Precisely at 4.52pm IST, the Geosynchronous Satellite Launch Vehicle-Development 5 (GSLV D6) rose from the second launch pad Sriharikota at Satish Dhawan Space Centre.
The 49.1-metre tall rocket weighing 416 tonnes would sling the 2,117kg GSAT-6 communication satellite in the geosynchronous transfer orbit (GTO) around 17 minutes into the flight.
Indian Space Research Organisation (Isro) scientists at the mission control centre Sriharikota watched their monitors intently to see the rocket's progress.
One of the crucial rocket engines is the cryogenic engine, more efficient as it provides more thrust for every kilogram of propellant burnt, designed and developed by Isro.
This is the GSLV rocket with domestically-built cryogenic engine that is flown after nearly a year, in its second mission during the last five years after two such rockets failed in 2010.
One of the failed GSLV rockets flew with an Indian cryogenic engine and the other with a Russian engine.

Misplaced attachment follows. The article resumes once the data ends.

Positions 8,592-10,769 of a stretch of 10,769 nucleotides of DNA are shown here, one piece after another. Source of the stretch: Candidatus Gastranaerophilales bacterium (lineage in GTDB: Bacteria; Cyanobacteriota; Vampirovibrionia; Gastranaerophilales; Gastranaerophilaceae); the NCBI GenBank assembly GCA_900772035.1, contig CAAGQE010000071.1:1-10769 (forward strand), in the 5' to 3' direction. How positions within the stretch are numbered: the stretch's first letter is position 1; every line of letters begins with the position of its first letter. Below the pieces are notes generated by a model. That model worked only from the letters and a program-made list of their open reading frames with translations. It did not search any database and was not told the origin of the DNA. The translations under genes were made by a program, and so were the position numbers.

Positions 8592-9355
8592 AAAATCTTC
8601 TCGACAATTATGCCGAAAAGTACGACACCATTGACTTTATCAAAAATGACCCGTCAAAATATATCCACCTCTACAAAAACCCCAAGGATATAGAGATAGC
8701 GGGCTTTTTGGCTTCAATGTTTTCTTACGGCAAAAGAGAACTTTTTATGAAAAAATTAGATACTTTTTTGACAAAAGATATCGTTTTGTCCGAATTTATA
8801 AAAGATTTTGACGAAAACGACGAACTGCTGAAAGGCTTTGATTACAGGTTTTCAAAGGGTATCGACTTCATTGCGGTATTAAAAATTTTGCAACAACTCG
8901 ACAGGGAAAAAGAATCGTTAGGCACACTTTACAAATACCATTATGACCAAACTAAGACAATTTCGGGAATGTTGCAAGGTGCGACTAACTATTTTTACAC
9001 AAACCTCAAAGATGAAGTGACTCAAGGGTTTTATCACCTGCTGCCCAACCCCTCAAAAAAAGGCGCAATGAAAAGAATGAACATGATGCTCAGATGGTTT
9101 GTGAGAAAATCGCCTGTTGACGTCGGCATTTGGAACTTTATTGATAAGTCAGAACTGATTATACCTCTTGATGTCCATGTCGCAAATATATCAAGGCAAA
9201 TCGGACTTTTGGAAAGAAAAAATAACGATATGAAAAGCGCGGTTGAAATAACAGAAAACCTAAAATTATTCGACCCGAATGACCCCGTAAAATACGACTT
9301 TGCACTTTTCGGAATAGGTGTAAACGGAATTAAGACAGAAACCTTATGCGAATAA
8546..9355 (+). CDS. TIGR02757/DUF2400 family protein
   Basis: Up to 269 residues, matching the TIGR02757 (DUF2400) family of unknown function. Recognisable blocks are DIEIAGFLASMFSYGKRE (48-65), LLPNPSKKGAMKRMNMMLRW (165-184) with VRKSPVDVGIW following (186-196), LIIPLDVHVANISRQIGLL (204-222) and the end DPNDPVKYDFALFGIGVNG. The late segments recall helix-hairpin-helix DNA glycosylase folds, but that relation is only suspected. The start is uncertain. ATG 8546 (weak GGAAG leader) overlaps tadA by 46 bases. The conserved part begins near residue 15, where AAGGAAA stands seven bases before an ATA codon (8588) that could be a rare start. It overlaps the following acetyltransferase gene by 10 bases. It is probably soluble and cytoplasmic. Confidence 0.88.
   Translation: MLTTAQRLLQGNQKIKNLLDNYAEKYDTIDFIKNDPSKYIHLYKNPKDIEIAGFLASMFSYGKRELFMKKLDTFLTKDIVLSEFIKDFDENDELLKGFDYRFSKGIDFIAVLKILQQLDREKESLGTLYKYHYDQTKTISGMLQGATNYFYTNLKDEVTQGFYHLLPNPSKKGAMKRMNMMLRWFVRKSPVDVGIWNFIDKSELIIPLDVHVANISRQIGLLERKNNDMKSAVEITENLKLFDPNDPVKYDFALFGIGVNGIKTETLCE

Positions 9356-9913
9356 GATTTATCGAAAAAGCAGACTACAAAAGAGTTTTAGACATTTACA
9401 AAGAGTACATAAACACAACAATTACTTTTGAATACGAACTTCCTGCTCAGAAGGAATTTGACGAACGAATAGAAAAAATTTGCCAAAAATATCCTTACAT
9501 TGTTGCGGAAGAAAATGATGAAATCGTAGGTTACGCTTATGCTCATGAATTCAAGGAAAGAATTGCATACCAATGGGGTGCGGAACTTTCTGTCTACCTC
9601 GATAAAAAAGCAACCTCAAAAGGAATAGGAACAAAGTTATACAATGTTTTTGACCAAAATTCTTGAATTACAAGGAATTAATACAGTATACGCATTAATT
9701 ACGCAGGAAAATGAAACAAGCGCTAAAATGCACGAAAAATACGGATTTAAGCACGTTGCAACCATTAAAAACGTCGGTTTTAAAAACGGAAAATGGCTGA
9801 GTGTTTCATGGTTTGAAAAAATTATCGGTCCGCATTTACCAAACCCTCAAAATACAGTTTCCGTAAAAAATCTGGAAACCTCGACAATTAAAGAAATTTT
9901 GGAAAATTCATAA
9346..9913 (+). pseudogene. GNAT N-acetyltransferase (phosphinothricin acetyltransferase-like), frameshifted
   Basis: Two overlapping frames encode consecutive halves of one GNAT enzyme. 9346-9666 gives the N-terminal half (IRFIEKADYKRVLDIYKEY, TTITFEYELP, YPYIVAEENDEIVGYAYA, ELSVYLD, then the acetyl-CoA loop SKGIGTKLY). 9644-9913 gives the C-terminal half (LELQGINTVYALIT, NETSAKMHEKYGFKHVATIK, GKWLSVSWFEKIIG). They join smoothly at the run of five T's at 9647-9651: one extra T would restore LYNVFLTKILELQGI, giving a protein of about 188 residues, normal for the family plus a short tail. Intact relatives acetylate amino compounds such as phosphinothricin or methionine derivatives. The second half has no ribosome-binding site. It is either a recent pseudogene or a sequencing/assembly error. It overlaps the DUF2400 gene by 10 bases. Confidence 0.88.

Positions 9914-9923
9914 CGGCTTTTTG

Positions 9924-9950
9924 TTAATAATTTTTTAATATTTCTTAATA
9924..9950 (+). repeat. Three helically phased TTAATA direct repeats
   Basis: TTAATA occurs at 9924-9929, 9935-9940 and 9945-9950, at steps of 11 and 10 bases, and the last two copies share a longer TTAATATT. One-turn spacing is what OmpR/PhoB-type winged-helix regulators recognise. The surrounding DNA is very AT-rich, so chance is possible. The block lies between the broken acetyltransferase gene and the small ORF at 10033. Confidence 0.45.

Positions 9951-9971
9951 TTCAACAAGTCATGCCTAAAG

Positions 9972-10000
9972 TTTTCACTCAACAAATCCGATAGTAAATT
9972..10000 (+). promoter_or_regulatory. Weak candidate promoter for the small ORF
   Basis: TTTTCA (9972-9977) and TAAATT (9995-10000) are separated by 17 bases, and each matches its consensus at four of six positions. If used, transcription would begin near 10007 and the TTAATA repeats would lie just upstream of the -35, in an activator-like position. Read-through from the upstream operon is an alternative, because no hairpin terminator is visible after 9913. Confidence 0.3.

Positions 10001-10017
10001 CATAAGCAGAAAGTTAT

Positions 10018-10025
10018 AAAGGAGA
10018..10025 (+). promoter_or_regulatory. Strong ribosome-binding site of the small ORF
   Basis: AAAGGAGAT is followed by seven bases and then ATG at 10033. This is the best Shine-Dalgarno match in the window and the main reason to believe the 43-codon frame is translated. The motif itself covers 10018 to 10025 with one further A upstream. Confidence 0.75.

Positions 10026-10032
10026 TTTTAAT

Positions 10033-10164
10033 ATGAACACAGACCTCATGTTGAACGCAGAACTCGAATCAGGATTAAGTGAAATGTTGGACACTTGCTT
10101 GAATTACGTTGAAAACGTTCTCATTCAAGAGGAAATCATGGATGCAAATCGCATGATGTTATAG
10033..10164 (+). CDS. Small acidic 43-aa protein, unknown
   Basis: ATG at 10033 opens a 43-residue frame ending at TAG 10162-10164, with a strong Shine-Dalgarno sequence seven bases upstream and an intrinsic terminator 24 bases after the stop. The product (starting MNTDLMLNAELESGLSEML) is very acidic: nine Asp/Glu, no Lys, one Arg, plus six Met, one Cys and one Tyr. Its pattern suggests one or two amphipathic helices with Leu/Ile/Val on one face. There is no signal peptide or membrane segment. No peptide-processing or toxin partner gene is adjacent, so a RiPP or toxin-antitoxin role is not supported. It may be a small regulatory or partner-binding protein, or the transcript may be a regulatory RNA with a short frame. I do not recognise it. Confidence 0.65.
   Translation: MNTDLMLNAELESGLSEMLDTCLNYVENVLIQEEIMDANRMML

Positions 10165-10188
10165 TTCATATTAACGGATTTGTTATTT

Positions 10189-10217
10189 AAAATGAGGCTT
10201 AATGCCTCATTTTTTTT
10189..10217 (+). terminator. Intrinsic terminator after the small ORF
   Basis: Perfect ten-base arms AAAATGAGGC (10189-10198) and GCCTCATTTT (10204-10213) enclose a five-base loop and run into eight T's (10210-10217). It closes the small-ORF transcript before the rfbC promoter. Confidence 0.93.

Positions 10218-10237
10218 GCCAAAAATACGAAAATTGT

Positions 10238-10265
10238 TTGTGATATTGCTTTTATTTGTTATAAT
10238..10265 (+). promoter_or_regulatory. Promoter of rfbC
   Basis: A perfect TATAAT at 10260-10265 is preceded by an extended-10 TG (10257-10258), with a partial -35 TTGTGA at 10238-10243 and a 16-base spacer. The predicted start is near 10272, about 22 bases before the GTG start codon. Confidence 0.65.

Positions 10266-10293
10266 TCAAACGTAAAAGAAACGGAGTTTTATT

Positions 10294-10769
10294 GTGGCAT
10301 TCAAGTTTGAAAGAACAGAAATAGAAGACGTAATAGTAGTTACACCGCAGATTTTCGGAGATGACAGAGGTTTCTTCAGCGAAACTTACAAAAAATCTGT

The GSLV is a three stage/engine rocket. The core of first stage is fired with solid fuel while the four strap-on motors by liquid fuel. The second is the liquid fuel and the third is the cryogenic engine.
For the country, Isro perfecting the cryogenic engine technology is crucial as precious foreign exchange can be saved by launching communication satellites on its own.
Currently Isro flies its heavy communication satellites by European space agency Ariane.
India pays around Rs. 500 crores as launch fee for sending up a 3.5 tonne communication satellite. The satellite cost is separate.
The Isro can send smaller communication satellites - weighing around two tonnes - till such time it gets ready an advanced GSLV variant-GSLV-Mark III that can lug satellites weighing around four tonnes.